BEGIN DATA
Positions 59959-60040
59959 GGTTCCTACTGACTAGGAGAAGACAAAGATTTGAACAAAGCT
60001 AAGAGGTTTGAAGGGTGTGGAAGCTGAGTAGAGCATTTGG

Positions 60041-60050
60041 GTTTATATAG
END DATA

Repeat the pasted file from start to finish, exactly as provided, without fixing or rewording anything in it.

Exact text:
Positions 59959-60040
59959 GGTTCCTACTGACTAGGAGAAGACAAAGATTTGAACAAAGCT
60001 AAGAGGTTTGAAGGGTGTGGAAGCTGAGTAGAGCATTTGG

Positions 60041-60050
60041 GTTTATATAG